Ask them what they want to tell us. Everything in dreams is alive. Moss remarks - "Shamans know the same is true of waking life". You my catch yourself changing your sex, age or race. You could even find yourself "body-hopping". Record them, explore them and share them.
We can write a dream motto, confirm our dream messages, find out how to help to bring a positive dream to pass or how to avoid negative future event. Sharing dreams with a partner or with a group can be rewarding and provide a variety of insights that may illuminate many levels of the dream. With regard to the etiquette of dream-sharing, remember: 1 You are the final authority on the meaning of your dream.
A chapter about conscious dreaming also contains accounts of OBEs out-of-body experiences. He has an "extended conversation" telepathically with what he terms "a life force", and enters a different galaxy.
He develops personal maps of paths and landscapes inside the dreamworlds, places to which he can return. Moss informs us that we can return again and again to dream locations that do not have a counterpart in ordinary reality.
We can explore the possible conditions of life after physical death, and return to special places for specific guidance or healing. Conscious dreaming facilitates shared dreaming - our ability to join a partner in our dreams.
We can set up a "dream date" with a rendezvous familiar to both of us either in ordinary or non-ordinary reality.
There is an exciting chapter though all the chapters are exciting about shamanic dreaming. We learn about techniques for shifting consciousness, including shamanic drumming. We are taught how to enter the Lower World to make contact with an animal guardian and how to rise to the Upper World in search of a spiritual teacher.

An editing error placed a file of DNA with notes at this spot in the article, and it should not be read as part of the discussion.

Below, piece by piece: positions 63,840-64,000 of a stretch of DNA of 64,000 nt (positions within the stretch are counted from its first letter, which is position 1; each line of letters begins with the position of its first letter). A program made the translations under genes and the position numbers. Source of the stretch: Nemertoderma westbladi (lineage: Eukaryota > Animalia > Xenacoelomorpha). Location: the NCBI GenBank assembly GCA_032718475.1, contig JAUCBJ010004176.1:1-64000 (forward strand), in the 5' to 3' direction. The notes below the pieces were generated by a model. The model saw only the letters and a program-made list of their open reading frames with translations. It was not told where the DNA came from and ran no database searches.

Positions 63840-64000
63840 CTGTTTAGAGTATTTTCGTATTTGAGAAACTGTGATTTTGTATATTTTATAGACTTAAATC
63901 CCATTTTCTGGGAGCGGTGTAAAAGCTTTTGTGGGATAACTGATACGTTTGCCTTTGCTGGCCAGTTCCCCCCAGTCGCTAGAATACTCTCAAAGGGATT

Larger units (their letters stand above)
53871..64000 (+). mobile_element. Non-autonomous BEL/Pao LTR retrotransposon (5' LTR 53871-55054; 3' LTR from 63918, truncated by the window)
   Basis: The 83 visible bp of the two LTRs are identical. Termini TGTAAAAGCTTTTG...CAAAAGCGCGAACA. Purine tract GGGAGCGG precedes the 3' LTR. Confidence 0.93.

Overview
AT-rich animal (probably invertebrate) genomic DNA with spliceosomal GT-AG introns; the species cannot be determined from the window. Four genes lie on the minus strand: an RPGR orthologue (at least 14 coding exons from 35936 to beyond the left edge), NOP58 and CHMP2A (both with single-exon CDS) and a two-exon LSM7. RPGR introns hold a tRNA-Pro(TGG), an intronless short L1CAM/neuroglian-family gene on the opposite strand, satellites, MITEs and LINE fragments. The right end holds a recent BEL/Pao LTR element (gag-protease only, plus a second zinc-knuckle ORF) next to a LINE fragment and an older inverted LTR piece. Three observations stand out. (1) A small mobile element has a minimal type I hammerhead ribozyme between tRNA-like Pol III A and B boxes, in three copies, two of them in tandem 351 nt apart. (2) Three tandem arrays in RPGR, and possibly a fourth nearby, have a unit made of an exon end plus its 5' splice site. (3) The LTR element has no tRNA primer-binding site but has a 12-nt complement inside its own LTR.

The book includes chapters about 1 using "dream radar", including meeting your future self 2 dreams of the departed, including dialogues with the dead 3 dream guides and guardian angels Gabriel is the Archangel of dreams 4 dreams of healing including working with our dream doctor we receive both warnings, diagnoses and presciptions in our dreams.
This excellent book is packed with accounts of exciting, amazing, illuminating dreams and dream experiences of both the author and those attending his dream courses. It contains numerous exercises, and much.
I highly recommend that you purchaze this wonderful book.
This book was one of them. After a few weeks of it on my shelf, I started it. I think its subtly changed my life or, at least, my relationship to my dreams. Moss offers a very sane view of dreams, backed up with years of personal experience, study, and work facilitating dream groups. Rather, it reads more like a collection of chapters on common sense about dreaming than a presentation of a theory. He goes through their aspects and offers his experience on them, which is very interesting and informative. He offers techniques to engage with and explore dreams.
Conscious Dreaming by Robert Moss
Conscious Dreaming: A Spiritual Path for Everyday Life